Friday, May 10, 2013

Giving Thanks to Spouses

May 10th is Military Spouse Appreciation Day.  You will see a lot on the internet today giving thanks to the strong men and women in our nation that hold down the home front while their spouse is away.  One who move their lives and try to make a home in countless locations.  All the while trying to keep a graceful presence, a supportive and gentle demeanor, and a strong foundation for those around them.

Next month my husband and I will celebrate 10 years of marriage.  10 years of military spouse-dom.  10 years since I was welcomed into the Navy by a less-than-gentle slap on the rear.  Thank goodness for crinoline!

I have learned a lot in the past 10 years, 5 moves, and 3 deployments (not that I'm counting...).

I will admit, when I first entered this sorority of military wives I thought some of this endless stream of accolades was a little over the top.  Cheesy, indulgent, and even embarrassing.  I didn't know that my impression of this life would be completely different than the reality of  it.  Didn't realize that while moving over and over, switching jobs left and right, choosing new schools for your kids every 2 years, and saying goodbye to new friends a heartbeat after you meet them would be completely doable in the moment, that I would look back and feel my chest tighten.  That I would exhale and feel like I had held my breath for years.

It is hard work.  And yes I said it: work.  The research and planning I do to move our family seamlessly from place to place is thorough and time consuming and frustrating.  My payment is a positive transition into a nice home for my husband and children, a good school for my kids, a community of friends for me.  On a lighter note, it is buying furniture that will work in "every house", curtains that will work on "every window", cars that could theoretically be shipped to Europe, and making sure keep meticulous shot records of our pets in the event of a move to Hawaii.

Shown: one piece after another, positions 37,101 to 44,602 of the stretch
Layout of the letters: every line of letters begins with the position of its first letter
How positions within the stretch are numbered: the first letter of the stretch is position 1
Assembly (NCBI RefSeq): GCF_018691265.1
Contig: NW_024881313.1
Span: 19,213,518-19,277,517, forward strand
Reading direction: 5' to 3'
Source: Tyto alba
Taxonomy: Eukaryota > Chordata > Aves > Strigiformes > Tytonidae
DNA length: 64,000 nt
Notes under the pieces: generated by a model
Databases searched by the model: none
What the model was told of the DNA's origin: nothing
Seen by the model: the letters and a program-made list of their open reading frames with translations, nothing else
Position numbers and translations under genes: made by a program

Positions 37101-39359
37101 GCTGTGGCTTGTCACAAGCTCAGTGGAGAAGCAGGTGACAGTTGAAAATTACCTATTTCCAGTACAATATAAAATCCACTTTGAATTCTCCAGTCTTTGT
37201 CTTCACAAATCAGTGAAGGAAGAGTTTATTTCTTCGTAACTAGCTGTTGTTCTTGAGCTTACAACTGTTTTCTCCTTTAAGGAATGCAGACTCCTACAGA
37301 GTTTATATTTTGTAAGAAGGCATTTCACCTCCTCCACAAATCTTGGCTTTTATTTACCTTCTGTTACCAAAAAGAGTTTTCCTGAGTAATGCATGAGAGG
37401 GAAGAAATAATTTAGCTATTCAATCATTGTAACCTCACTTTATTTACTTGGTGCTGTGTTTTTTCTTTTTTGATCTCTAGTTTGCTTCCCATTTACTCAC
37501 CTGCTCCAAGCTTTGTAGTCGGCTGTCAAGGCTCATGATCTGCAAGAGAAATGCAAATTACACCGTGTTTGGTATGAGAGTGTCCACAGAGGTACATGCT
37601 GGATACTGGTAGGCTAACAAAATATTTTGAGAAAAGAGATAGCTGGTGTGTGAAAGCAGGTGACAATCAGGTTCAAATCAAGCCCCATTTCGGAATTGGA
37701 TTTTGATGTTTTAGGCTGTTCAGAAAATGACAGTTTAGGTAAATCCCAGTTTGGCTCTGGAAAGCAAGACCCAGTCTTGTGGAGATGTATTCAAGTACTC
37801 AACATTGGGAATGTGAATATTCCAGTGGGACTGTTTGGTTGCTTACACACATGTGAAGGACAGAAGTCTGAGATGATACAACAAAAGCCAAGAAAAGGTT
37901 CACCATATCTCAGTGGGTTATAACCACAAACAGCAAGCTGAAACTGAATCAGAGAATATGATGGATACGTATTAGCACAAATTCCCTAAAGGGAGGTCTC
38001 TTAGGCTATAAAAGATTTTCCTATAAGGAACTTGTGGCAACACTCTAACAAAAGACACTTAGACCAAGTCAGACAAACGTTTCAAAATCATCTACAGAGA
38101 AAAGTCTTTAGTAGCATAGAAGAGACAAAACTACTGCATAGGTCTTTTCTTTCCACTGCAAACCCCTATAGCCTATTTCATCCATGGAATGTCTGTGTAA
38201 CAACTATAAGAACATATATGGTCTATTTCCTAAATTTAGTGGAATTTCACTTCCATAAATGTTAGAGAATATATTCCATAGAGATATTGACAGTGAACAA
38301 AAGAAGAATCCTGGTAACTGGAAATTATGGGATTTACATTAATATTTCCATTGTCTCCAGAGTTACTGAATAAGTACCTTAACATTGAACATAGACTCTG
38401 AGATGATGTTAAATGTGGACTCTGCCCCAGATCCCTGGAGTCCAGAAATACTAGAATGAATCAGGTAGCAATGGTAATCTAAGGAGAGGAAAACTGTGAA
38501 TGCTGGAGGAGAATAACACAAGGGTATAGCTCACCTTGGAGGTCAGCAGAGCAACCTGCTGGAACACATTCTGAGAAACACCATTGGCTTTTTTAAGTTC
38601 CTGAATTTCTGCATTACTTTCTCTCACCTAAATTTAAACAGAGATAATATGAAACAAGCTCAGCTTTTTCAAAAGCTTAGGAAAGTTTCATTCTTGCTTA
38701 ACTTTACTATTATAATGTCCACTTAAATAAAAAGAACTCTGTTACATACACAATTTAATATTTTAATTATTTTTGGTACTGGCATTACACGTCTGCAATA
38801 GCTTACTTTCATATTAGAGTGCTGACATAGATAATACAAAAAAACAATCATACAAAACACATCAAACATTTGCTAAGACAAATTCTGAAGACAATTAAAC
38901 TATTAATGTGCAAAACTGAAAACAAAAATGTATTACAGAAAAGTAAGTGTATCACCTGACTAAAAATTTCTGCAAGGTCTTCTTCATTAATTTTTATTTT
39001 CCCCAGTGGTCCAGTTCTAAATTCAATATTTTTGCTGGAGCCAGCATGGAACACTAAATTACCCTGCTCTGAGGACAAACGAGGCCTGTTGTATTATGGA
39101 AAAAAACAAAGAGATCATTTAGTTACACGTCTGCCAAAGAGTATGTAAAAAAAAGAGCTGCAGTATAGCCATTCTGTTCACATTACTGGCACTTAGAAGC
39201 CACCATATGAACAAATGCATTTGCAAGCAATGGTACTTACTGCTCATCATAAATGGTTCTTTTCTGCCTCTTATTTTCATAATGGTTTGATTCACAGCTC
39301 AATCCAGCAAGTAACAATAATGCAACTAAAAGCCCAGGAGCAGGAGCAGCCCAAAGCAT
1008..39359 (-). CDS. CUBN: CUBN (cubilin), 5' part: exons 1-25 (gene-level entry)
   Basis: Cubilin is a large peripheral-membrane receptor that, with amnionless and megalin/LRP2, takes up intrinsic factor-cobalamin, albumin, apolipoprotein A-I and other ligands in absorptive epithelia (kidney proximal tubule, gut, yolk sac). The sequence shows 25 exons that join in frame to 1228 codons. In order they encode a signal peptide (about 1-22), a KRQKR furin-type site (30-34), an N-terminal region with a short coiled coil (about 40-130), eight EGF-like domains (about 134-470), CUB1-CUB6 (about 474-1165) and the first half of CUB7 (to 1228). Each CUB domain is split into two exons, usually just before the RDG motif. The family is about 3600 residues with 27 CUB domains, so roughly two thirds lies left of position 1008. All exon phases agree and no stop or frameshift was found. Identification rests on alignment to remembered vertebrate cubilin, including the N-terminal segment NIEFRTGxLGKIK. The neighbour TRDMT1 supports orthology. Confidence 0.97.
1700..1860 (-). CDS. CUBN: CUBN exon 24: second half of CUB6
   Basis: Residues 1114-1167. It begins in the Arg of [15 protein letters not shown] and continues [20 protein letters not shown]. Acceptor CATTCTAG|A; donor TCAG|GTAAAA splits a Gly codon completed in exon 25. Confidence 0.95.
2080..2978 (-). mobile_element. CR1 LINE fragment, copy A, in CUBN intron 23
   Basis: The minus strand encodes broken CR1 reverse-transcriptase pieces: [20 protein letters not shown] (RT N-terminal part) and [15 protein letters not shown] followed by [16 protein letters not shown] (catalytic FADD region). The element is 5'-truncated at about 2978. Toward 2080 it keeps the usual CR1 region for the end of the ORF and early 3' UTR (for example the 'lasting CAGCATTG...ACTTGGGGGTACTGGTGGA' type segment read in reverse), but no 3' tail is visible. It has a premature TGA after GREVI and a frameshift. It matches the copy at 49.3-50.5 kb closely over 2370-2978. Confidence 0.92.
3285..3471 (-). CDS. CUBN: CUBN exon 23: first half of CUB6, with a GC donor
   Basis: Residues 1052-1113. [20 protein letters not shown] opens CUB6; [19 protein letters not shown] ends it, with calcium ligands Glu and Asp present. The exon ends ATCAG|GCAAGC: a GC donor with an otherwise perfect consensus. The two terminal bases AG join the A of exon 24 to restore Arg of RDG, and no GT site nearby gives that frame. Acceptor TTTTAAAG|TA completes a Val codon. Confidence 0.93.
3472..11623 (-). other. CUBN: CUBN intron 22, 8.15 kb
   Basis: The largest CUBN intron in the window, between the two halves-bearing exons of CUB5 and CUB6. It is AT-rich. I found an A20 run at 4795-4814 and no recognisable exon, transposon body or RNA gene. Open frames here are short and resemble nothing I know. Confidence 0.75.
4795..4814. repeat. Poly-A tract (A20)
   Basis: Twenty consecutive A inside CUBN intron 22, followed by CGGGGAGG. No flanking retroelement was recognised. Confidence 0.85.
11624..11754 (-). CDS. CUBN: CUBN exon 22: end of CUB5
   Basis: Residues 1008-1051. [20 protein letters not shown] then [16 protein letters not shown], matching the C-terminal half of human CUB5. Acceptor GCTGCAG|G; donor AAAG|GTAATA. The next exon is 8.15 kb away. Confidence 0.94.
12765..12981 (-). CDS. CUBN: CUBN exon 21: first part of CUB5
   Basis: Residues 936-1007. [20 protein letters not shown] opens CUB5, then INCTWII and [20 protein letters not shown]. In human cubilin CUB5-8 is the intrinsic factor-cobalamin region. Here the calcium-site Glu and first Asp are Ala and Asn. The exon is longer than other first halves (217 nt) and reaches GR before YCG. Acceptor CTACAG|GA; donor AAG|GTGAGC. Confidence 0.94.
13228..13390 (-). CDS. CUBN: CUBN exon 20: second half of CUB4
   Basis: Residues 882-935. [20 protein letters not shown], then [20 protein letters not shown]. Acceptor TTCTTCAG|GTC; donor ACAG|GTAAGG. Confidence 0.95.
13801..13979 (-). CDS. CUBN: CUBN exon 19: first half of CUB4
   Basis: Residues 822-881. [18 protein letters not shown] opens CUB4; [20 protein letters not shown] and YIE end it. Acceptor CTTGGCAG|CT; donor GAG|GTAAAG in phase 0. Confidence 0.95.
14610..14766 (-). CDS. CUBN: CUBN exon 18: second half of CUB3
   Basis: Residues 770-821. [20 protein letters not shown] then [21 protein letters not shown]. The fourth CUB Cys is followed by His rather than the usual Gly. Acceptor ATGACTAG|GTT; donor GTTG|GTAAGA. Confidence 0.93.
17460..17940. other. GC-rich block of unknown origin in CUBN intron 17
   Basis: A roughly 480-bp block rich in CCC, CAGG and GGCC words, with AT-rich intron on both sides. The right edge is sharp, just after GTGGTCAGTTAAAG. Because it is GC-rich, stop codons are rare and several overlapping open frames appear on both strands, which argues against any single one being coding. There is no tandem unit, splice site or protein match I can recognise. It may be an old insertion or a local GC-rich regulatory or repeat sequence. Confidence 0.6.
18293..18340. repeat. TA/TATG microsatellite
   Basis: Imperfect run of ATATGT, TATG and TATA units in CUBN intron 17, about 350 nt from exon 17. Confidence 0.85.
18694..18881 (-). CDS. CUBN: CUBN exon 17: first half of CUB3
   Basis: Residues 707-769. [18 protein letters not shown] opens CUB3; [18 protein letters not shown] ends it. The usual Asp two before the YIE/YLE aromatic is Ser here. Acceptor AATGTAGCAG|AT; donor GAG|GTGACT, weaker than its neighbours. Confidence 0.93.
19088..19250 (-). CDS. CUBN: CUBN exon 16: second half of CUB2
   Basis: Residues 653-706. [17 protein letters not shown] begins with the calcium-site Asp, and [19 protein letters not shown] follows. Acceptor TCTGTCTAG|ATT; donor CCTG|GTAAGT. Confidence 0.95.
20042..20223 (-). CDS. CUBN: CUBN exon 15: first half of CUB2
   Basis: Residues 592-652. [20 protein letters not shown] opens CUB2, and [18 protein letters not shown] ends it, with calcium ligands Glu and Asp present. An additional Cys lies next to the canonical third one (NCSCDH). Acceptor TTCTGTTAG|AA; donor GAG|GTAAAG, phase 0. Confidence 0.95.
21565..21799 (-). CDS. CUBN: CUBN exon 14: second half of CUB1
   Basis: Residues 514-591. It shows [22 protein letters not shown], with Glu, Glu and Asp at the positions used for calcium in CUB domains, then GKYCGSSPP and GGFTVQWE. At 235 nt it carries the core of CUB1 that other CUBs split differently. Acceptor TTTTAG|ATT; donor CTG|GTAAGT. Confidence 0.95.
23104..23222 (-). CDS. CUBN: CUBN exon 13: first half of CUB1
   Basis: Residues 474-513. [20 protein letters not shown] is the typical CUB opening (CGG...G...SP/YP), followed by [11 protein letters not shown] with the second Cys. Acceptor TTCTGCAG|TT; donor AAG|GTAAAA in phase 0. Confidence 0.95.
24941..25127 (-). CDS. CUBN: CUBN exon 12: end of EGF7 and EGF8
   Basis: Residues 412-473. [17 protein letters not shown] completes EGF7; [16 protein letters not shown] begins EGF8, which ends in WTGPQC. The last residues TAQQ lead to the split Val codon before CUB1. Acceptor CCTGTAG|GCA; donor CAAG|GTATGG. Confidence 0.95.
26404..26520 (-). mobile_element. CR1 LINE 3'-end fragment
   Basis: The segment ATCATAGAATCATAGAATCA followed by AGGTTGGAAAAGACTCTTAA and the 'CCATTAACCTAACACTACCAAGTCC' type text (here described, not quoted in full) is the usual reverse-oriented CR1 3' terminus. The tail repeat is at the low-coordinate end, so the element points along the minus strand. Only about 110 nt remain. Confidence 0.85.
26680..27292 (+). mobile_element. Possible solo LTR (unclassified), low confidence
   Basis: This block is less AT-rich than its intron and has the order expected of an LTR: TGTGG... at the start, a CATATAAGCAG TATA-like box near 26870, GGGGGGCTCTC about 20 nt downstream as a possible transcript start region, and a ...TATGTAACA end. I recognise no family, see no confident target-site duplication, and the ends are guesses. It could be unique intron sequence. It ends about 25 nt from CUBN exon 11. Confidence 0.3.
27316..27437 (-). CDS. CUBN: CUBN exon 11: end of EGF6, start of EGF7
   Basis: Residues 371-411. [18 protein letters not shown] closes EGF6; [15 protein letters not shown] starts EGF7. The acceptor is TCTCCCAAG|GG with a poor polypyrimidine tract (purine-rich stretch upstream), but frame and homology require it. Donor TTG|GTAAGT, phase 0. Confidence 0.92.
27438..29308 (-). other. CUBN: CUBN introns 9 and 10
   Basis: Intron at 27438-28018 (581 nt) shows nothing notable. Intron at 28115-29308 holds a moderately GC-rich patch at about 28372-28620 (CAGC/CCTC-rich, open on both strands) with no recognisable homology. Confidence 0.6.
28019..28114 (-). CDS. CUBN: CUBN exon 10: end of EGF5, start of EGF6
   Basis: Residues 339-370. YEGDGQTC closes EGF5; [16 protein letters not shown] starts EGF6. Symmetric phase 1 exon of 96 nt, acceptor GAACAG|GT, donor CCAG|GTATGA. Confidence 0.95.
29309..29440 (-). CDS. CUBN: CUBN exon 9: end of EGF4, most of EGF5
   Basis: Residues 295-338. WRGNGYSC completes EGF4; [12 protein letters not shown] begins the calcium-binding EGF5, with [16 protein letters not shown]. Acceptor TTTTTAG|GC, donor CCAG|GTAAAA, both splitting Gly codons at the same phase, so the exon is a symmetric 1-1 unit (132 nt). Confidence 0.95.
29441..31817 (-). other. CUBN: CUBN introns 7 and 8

Even as I wrote one of my longest and most acutely researched papers in graduate school on military spouse career prospects I thought "this won't apply to me, I'll make it work/have more energy/more luck".  My 24 year old self had never experienced that grinding first year of work in a new place.  Learning the ropes, the people, the culture, and trying to build back a reputation from nothing.  Over and over and over.  I had never felt the pain of leaving a job that I loved with students I had grown close to and co-workers I considered close friends.  Over and over and over.

My children are still young.  I still haven't experienced watching them have to say goodbye to established friendships, sports teams, and schools.  That anticipation makes me sad, and also makes me realize how resilient and amazing military children are.  They deserve our appreciation too.

So on a day where I know many military spouses will be modest and defer to their husband or wife in uniform, pointing to them as the hero of the house and refusing to accept any accolades, I will be one to proudly proclaim my appreciation.  And accept a pat on the back.  Because after 10 years, I know that what we do as spouses is hard.  It is not typical.  And it deserves praise. 

Hi, I'm Jill!

Hi, I'm Jill!
Extrovert. Mom of two. Wife of a cute Naval Aviator. Lover of wine. When I'm not chasing my two kids around town you will find me writing, taking too many photos, and researching the ten future areas the Navy could potentially (but probably won't) PCS us. We are fish out of water, landlocked at 7,000 feet. For now.

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